5 – Optimizing pelvic health

If you caught my “fun fact” earlier in this blog, you already know that the diaphragm and pelvic floor muscles work together. As such, promoting proper diaphragmatic breathing is a key building block to optimizing pelvic health (e.g. to reduce bladder leaks, pelvic pain, symptomatic prolapse and promote bowel health). 

How to Use Your Diaphragm to Breathe?

Lying down on your back with your knees bent, place your hands on either side of your lower ribs.  Begin by taking slow, relaxed breaths in and out.  Take a few breaths and notice where in the body you feel the breath (e.g. Neck? Upper chest? In your hands? In your belly?) and how much your hands are being moved by the breath.  

Next, visualize an upside down umbrella deep inside your ribcage; the handle is by your chin and the tip is above your belly button. As you breathe in, visualize the movement beginning in your lower ribs where your hands are placed.  Feel this area expand like an umbrella being opened up 360 degrees into your hands (front & back, left & right). As you exhale gently (not forced) visualize the umbrella becoming smaller and feel your hands come closer together again.

 

If you’d like more guidance on this technique, head to my YouTube Page for a video to guide you through deep breathing exercise.

Incorporating Diaphragmatic Breathing Into Other Cancer Rehab Exercises

In my online Breast Cancer Surgery Recovery Program, we integrate diaphragmatic breathing into all of the rehab exercises.  Each exercise is explained through a detailed video that guides you through the movement and includes specific cues on how to coordinate your breath with the movement.  If you’d like to learn more about this online program, click here.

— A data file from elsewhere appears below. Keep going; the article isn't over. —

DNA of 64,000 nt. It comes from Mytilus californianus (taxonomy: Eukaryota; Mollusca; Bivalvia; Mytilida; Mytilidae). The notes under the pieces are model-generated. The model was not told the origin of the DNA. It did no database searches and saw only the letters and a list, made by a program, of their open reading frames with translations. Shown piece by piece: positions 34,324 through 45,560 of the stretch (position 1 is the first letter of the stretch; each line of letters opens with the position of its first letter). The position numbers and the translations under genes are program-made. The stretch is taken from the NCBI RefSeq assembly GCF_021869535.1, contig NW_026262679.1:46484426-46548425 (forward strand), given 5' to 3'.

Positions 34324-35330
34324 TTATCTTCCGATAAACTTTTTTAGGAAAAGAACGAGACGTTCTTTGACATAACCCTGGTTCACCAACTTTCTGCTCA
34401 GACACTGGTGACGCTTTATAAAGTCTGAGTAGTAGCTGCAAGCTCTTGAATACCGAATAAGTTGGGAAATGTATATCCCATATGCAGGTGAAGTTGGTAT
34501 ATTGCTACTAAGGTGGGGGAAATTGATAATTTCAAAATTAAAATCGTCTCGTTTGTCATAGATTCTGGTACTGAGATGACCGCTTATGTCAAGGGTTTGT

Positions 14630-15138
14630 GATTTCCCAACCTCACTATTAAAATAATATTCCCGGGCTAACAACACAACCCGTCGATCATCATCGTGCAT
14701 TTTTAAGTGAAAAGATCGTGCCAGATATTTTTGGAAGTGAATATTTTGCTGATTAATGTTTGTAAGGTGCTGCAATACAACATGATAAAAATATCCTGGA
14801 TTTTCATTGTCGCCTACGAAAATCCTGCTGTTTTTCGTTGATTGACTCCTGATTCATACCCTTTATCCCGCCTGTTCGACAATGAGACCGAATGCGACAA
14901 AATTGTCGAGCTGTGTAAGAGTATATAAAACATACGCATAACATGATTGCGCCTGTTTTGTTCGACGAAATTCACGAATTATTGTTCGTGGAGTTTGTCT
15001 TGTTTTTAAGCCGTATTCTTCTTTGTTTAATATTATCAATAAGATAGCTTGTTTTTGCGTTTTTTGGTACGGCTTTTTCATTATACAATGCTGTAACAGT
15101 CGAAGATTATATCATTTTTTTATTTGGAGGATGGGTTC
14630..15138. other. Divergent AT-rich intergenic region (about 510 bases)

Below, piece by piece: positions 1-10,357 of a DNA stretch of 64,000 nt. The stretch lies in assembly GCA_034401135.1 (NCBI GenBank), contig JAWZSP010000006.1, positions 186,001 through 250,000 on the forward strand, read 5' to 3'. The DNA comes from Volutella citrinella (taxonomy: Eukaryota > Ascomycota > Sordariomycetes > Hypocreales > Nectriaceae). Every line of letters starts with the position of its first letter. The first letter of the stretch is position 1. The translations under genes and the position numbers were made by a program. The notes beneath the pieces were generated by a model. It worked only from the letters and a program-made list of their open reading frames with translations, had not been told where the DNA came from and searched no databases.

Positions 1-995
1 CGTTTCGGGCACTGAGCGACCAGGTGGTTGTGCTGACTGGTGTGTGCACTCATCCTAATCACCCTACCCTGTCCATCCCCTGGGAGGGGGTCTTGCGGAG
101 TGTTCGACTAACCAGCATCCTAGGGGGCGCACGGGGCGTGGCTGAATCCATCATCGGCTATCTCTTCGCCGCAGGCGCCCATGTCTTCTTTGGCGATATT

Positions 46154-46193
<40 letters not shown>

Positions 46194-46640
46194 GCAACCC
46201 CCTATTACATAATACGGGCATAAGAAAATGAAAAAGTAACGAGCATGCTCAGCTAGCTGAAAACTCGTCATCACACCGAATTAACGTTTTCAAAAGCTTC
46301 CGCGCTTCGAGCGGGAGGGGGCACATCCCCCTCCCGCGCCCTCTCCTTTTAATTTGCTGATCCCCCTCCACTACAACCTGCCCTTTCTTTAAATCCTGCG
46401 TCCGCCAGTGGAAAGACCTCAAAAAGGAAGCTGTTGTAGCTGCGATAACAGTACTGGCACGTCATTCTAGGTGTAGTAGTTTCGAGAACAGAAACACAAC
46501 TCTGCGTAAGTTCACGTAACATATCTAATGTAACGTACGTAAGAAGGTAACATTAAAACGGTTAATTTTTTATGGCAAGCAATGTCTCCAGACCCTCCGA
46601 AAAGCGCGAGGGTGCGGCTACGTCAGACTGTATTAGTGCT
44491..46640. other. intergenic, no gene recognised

Until next time, be well.

Beth

Disclaimer – These blogs are for general information purposes only.  Medical information changes daily, so information contained within these blogs may become outdated over time. In addition, please be aware that the information contained in these blogs is not intended as a substitute for medical advice or treatment and you should always consult a licensed health care professional for advice specific to your treatment or condition.  Any reliance you place on this information is therefore strictly at your own risk.

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2019-2022 © Beth Hoag Physiotherapist

MEDICAL DISCLAIMER

The information provided on this website is offered for educational purposes only and is based on the personal and professional knowledge of the author. Nothing on this website is offered as a substitute for medical care or to negate or replace any previously given medical instruction by a licensed or certified health care provider. Beth Hoag is Canadian-licenced physical therapist. By reading this material and/or registering or purchasing an online product or service, you acknowledge that you are not entering into an agreement for personal training, professional coaching, clinical health or direct physiotherapy care. You also acknowledge that you are free to make your own healthcare decisions.

By reading this and/ or purchasing any online products or services, you assume the liability and responsibility over how you utilize the information provided and will not hold Beth Hoag, Physiotherapist liable for any personal injury ensued in how you utilized this information. You are recommended to inform your current health care providers of any changes in your health status and discuss your health care decisions with them immediately upon deciding to change a prior prescribed plan of care.